The Survivor Review
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It’s not especially difficult to find a book that will give you an adrenaline rush. In fact, the shelves of your favorite bookstore are loaded with perfectly good thrillers. But few will keep your heart racing while packing the emotional punch of author Gregg Hurwitz’s edge-of-your-seat thriller, The Survivor.

One morning, Nate Overbay writes a note and sets it in a noticeable place in his apartment. He goes to the bank, retreats into the bathroom, and steps out onto the eleventh-story ledge. Then, just as he’s about to jump, six masked men enter the bank and begin shooting.

A former soldier who’s suffering from ALS and battling demons from his past, Nate doesn’t see himself as a hero. Quite the contrary, in fact. But he doesn’t really have anything to lose—so he quietly climbs in through a window, grabs a discarded weapon, and manages to kill all but one of the bank robbers.

  
 
As the city’s media outlets begin clamoring for interviews, Nate’s act of heroism also attracts the attention of Pavlo Shevchenko, the Ukrainian crime boss behind the robbery. And if Nate doesn’t retrieve the item that the men were hired to steal, Pavlo will take the one thing that still matters to Nate: his family.

From the opening pages of The Survivor, you’ll realize that it isn’t the same old thriller—and Nate Overbay isn’t the same old hero. While many action-packed reads feature damaged heroes, rarely are they quite as damaged as Nate. Not only is he heartbroken by the loss of his family…not only is he guilt-stricken by events that took place during and after his time in the military…but he’s also suffering from an illness that is guaranteed to take his life—slowly and painfully. Nate truly believes that he has nothing more to lose—and although that gives him a kind of strength that he never thought imaginable, his discovery that he actually does have something left to lose makes him even stronger.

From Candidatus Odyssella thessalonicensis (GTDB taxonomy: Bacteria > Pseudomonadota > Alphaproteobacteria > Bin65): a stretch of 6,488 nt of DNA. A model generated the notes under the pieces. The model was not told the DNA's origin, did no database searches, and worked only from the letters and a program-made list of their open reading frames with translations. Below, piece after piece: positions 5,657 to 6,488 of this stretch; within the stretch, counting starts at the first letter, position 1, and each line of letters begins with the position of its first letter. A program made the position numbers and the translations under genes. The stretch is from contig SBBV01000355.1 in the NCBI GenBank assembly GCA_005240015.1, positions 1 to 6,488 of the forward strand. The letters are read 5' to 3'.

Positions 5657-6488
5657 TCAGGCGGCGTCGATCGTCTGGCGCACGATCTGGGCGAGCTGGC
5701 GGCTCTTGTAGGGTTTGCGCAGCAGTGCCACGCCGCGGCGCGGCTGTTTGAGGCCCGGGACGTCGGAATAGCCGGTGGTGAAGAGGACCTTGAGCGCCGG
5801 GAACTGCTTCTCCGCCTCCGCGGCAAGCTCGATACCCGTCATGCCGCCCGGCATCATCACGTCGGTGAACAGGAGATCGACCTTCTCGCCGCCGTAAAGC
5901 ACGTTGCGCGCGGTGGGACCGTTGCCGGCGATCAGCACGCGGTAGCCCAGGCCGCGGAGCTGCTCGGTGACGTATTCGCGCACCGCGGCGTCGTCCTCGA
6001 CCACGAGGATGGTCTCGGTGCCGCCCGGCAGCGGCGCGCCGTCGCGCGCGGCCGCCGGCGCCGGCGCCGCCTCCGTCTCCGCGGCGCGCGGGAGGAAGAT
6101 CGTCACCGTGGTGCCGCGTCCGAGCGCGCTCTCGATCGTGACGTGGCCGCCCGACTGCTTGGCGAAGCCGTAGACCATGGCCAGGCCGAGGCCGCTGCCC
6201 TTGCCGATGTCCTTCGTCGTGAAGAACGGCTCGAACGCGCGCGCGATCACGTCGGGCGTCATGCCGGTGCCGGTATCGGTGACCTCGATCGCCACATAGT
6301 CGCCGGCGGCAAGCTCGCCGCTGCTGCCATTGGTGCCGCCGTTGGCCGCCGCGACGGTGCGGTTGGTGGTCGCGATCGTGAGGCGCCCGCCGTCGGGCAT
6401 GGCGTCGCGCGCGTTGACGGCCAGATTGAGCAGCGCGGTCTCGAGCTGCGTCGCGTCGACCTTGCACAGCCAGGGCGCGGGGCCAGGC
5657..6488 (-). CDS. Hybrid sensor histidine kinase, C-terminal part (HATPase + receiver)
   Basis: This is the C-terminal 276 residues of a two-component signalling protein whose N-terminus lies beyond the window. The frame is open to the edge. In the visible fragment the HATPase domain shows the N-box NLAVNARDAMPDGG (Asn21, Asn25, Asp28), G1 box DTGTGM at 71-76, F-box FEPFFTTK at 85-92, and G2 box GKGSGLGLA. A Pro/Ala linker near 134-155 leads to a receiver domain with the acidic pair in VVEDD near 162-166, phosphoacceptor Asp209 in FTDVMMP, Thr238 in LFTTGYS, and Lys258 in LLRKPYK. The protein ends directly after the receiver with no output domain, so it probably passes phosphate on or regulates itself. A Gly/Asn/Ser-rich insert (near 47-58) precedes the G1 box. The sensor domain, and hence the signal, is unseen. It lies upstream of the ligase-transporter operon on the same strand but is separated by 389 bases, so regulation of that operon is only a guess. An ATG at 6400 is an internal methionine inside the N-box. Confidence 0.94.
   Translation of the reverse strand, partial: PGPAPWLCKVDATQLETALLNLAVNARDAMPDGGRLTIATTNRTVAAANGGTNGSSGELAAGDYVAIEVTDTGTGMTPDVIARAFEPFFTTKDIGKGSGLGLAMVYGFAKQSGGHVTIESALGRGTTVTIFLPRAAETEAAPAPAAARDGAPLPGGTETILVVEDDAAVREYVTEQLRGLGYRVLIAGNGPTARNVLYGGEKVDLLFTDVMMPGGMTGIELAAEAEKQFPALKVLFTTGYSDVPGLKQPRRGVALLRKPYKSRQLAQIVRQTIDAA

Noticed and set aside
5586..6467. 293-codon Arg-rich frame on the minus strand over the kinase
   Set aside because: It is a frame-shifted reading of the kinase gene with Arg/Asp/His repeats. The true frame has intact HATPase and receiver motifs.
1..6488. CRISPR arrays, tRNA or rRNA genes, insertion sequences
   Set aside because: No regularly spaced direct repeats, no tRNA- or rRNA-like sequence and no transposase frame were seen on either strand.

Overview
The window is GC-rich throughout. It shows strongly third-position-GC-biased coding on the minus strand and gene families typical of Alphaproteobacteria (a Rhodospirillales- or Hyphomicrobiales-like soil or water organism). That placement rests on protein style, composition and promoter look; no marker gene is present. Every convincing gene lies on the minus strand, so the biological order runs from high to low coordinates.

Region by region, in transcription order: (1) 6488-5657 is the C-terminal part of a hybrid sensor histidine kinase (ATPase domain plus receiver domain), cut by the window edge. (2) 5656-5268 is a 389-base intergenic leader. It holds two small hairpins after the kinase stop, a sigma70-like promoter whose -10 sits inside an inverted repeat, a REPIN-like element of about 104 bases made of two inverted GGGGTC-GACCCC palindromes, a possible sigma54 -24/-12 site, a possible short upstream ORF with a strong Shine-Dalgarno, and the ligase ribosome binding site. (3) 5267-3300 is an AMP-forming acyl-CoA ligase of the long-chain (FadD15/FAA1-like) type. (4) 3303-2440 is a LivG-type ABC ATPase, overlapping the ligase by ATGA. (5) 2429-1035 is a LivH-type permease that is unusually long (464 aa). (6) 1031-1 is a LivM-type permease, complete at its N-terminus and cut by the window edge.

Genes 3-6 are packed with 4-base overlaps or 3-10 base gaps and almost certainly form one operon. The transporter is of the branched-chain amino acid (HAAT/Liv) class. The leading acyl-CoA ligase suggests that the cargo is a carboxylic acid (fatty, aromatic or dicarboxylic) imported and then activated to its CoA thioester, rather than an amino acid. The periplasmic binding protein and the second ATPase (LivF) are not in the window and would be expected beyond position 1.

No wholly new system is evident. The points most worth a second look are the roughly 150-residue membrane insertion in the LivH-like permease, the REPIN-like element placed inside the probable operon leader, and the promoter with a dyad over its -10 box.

Still, there’s more to The Survivor than just one fascinating character. The story is also unexpected, with emotional twists and turns that you won’t see coming. In the beginning, Nate’s task seems pretty straightforward: just get what Shevchenko wants, and it’s all over. But just when you begin to wonder how Hurwitz could possibly drag the action out for nearly 400 pages, he throws a curveball that opens the story up into something bigger and more complicated than expected.

The pacing, meanwhile, has its ups and downs. At times, it’s so gripping that it’ll have you gasping to catch your breath. At other times, however, as Nate waits for the next move, it slows. But while the action feels a little drawn out toward the novel’s end, the suspense rarely lets up—and it’s made all the more thrilling by the touching twists that play out along the way.

If you’re just looking for an exhilarating thriller, The Survivor definitely fits the bill. But it’s more than just a few fast-paced chase scenes strung together. It’s a riveting read that will hold your attention—and your heart—from beginning to end.

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